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      1. Thanks James, I think Saul/Paul was more of a designer or an engineer, working out how the machinery could best serve the people. Luther and Wesley may well have been seen as spanners in the works by some, and as a ‘new, improved version’ by others. There are always those who want progress and those who are happy with the status quo; that’s just life in every age and culture.
        I agree the church’s priority should be the spiritual needs of those who come through its doors. We are all needy in some way, whether that’s physically, emotionally or spiritually. Some people just need to be needed. There are many charities and other agencies to address the physical and emotional needs of a community, but if a church does not tend to our spiritual needs, where else can we turn? I find if my spiritual needs are fulfilled, I am in a better place to help others.
        Pages 4/5 of today’s Daily Mail make interesting reading!

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  4. Thanks, Tom. I totally agree. Nearly 50 years ago, on an exchange visit to Oscott Catholic seminary, I heard an exasperated Catholic student say, ‘why is it that whenever I ask a Methodist what they believe, they tell me how they feel?’ The problem, as you suggest, comes when experience is thought of as the autonomous possession of this or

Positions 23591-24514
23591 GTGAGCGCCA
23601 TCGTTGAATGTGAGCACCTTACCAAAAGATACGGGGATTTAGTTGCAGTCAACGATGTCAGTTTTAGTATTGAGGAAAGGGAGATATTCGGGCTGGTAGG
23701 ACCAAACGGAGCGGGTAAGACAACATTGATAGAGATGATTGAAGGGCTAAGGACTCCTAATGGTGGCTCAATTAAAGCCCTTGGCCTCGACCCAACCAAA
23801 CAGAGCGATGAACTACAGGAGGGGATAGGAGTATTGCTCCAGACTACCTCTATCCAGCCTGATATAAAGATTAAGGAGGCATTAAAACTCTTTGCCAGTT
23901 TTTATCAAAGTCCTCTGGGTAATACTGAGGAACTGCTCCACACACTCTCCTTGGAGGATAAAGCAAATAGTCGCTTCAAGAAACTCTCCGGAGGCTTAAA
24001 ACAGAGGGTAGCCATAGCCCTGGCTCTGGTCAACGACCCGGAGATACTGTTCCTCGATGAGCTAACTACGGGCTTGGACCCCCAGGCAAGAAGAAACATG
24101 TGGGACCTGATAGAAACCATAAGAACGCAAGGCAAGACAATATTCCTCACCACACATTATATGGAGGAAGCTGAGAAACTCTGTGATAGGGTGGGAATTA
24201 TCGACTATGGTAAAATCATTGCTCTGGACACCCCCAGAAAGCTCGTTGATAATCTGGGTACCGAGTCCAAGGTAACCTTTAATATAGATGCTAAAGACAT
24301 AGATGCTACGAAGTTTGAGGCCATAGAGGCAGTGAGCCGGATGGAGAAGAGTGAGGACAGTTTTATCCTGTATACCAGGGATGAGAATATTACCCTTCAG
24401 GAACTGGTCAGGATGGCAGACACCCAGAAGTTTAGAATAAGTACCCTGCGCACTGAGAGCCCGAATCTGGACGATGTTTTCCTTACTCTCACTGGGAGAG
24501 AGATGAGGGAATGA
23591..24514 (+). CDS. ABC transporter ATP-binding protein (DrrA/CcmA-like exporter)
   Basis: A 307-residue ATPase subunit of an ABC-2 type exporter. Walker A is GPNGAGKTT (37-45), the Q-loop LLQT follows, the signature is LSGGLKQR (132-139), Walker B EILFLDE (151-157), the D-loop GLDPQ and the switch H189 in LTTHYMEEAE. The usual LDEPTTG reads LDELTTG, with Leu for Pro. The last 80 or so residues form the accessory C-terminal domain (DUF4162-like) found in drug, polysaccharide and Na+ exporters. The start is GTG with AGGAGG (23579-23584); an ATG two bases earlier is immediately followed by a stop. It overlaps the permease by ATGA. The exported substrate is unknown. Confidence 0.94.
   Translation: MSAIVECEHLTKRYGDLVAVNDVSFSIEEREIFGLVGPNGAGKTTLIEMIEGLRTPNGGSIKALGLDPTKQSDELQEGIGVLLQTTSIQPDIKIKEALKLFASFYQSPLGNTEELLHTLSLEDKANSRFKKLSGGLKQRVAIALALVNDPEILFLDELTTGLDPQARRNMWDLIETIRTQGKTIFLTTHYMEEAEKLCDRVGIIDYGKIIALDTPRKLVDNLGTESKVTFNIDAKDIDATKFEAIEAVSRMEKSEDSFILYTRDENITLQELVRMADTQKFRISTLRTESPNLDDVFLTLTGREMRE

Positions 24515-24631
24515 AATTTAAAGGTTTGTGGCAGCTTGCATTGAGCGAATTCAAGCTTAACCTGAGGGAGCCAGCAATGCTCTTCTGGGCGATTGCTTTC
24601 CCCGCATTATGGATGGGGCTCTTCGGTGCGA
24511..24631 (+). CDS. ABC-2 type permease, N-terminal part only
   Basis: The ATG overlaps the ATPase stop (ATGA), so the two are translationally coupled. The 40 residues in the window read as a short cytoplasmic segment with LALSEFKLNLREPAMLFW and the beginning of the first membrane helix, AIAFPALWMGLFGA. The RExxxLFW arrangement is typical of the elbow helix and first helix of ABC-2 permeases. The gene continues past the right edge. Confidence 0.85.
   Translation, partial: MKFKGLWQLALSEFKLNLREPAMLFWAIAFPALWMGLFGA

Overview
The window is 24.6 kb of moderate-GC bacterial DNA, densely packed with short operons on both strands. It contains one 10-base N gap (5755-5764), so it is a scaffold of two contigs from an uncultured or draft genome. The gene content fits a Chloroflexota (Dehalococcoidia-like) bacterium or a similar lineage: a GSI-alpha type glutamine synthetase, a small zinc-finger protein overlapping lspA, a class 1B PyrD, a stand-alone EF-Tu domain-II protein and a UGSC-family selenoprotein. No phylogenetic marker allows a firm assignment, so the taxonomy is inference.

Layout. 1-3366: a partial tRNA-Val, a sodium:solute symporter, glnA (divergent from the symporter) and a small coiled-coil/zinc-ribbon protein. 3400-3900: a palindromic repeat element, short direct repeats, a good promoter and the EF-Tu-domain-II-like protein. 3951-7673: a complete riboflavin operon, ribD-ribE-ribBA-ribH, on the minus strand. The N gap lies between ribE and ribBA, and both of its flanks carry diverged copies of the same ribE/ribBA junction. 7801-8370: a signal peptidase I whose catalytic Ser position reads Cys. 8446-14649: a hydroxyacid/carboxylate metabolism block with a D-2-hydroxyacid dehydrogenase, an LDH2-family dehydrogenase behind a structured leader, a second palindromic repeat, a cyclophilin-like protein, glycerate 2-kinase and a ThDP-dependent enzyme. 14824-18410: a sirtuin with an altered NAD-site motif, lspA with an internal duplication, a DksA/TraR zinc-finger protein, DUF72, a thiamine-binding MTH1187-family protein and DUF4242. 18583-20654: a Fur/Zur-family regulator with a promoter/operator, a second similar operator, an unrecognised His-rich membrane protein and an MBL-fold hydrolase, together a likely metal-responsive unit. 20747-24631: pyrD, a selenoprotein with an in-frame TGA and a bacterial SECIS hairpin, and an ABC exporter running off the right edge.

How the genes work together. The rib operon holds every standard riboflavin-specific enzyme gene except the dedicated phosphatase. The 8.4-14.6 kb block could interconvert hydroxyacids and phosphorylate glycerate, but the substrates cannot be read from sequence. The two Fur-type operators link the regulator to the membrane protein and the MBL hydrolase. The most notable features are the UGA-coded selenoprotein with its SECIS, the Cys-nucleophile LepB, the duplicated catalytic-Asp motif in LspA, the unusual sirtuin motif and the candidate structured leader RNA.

that individual, counting as an unassailable authority. In fact, of course, experience is always shaped by its social (including ecclesial) context, just as ‘reason’ depends on the way a community (like the church) identifies its sources of authority and its core narrative. When I taught classes in doctrine I would always say that anytime we focus on an area of doctrine (Christology, providence, etc.) in isolation, we inevitably distort it. They only really make sense in relation to all the others. You can’t (at least as a Christian) understanding salvation except in relation to creation, Christology, the Holy Spirit and so on. What you have reminded us of here is that the same applies to our theological method. and that we therefore have always to relate them to each other.